in this one-mile stretch is as low as 20 feet and the paved portion runs from 6 feet to 10 feet in width. Because of the maintenance difficulties and the dangers presented for vehicular traffic by the present road, residents in the Potter and Cameron County vicinity have been agitating for the construction of a new road from the Potter-Cameron line, North through Potter County past the confluence of Bailey Run, to the village of Wharton, a distance of approximately 5.1 miles, in hopes of alleviating the present dangers. Prior to May, 1967, on recommendation of the Pennsylvania Highways Department, the Pennsylvania Highway Commission approved a proposal to improve this 5.1-mile stretch. Advertisements were placed in the Potter Enterprise, Coudersport, Pennsylvania, on May 8 and May 15, 1967, notifying all interested persons of the proposed construction; advising that plans were available for inspection in the office of the District Engineer in Clearfield, Pennsylvania, and that any interested citizens from the communities affected might request a public hearing respecting such proposed construction by delivering a written request to the District Engineer on or before May 22, 1968. No requests were made for such a hearing. Location studies were made by the Pennsylvania Highways Department in the Fall of 1967 and the Winter of 1968. Because of the narrowness of the road and past difficulty with slides and maintenance, the Highways Department considered three possible alternatives in improving a section of the road running South from the confluence of Bailey Run for a distance of 7/10 of a mile (this is the precise area involved in this lawsuit). The alternatives were: (a) widening and improving the existing road on the westerly side of the Creek; (b) leaving the present route at a point 7/10 of a mile South of the confluence of Bailey Run and placing a bridge across the Creek to the easterly side, proceeding up the easterly side to a point where it would be necessary to place another bridge across the curving Creek and then rejoin Route 872 above Bailey Run, and (c) leaving the present route at a point 7/10 of a mile South of the confluence of Bailey Run and extend partially into the streambed on the westerly side and continue North on the westerly side, connecting with the road above Bailey Run. Inasmuch as the template proposed for the improved road would be 52 feet, it was decided not to attempt to widen and improve the existing road because the sandy and silty soil would necessitate making a massive cut into the mountain, which would be extremely expensive and would lead to uncontrolled erosion. According to Assistant District Engineer David Bobanick, a 1-foot vertical rise for every two feet in distance would be required and this would mean sloping the entire mountain. In addition, the cut would extend for 900 feet and in the process of filling-in the easterly bank of the road, a large amount of soil would be caused to go into the Creek. The Highways Department decided that the proposal to extend into the Creek on the westerly side was the most preferred and design plans were prepared. This proposal provided for the placing of fill along a 4100-foot corridor, encroaching into the westerly side of the Creek for a minimum of 10 feet and a maximum of 60 feet, as well as a 2300-foot channel change at another point in the stream. The bridging of the Creek was not acceptable, presumably because it would be more expensive and would also involve constricting the stream channel and building up the area on the easterly side of the stream. Since December 30, 1963, a Memorandum of Understanding existed between the Department of Highways and the Pennsylvania Fish and Game Commissions whereby the Secretary of Highways has agreed, inter alia, to provide a copy of advance plans for each project to the Executive Directors of the Fish and Game Commissions and furnish a notice of all public hearings advertised and/or held concerning Federal-aid highway construction projects. The Executive Director of the Fish Commission was furnished with notices concerning the public hearings, but no plans were furnished until late September, 1968, when a blueprint was submitted requesting approval of a proposed channel change, which approval was granted on October 3, 1968. A new Memorandum of Understanding between the Highways Department and the Fish and Game Commissions was adopted on September 19, 1968, and sent to Field Representatives on October 12, 1968. On November 8, 1968, a meeting was held between representatives of the Fish Commission and the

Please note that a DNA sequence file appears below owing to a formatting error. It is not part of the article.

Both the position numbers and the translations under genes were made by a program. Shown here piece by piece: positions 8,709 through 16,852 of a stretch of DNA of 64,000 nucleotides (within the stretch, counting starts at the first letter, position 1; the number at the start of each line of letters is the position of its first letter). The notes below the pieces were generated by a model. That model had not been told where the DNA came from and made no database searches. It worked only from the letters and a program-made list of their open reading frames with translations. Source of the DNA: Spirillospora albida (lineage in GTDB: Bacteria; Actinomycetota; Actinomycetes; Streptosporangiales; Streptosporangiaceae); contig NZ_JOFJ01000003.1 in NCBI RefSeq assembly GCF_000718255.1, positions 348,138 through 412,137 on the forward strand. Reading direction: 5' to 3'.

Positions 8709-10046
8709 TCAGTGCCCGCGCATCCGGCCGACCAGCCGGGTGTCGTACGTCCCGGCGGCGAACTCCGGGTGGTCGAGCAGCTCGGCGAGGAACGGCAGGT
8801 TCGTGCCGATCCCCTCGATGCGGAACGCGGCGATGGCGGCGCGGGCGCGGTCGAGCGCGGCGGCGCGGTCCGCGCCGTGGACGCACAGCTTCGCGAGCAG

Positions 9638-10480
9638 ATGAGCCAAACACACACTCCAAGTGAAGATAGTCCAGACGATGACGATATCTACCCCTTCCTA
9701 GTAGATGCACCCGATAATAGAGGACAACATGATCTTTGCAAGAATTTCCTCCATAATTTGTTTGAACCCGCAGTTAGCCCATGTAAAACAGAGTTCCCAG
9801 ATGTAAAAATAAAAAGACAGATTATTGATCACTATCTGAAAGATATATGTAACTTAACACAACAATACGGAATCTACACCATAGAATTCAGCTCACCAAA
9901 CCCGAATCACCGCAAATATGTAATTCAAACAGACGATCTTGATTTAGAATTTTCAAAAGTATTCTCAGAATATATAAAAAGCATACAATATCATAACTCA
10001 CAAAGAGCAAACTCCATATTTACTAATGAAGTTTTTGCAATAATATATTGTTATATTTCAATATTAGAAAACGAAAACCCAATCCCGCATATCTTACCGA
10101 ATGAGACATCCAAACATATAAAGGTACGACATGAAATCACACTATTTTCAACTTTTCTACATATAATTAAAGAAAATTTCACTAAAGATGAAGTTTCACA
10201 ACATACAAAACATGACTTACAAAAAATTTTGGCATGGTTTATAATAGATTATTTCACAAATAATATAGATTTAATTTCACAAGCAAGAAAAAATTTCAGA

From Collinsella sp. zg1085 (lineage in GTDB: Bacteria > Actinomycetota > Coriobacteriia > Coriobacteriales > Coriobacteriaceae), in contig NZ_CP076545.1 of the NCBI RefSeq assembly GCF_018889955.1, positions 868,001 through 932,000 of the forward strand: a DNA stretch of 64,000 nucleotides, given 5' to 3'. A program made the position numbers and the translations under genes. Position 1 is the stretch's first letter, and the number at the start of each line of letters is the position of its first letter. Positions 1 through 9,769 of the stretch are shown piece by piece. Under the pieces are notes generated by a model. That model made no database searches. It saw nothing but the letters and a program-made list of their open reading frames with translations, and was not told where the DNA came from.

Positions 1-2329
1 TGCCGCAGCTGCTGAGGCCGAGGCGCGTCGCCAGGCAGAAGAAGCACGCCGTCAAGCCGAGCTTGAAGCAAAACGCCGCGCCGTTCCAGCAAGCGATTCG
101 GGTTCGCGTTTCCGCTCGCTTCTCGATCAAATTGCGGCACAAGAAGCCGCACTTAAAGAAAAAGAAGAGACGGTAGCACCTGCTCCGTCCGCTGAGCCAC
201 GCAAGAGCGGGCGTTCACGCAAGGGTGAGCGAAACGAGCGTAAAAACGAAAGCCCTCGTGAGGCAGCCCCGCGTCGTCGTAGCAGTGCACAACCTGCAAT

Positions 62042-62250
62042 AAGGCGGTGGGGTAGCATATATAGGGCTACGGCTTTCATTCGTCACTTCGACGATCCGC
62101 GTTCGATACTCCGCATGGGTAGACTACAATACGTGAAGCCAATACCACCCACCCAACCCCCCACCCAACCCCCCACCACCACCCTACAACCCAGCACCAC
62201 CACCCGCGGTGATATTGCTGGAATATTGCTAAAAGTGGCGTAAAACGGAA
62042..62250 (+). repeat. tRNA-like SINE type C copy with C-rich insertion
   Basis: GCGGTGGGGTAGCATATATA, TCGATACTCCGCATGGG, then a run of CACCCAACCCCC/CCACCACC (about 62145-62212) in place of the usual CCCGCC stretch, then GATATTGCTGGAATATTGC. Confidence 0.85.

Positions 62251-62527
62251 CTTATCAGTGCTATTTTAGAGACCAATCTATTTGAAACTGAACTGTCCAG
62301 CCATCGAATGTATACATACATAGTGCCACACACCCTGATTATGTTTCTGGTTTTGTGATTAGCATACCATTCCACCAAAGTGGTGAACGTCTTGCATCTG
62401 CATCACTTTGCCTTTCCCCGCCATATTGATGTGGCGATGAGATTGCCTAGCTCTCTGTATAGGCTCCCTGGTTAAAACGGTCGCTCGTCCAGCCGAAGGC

Highways Department and certain requirements of the Fish Commission, e.g., sloping the new channel toward the center and seeding the side slopes, were adopted. Since the plans were considered to be in the preliminary stages, the Fish Commission withheld approval or further comment until revised plans and cross-sections of the channel changes were submitted for review. Plans were then developed in accordance with the wishes of the representatives of the Fish Commission and transmitted to the Fish Commission on December 6, 1968. On December 20, 1968, the Department of Highways filed an application with the Pennsylvania Department of Forests and Waters, Water and Power Resources Board, seeking its consent to change the channel of the First Fork, and such consent was granted on January 16, 1969. On January 20, 1969, the Engineering Division of the Fish Commission approved the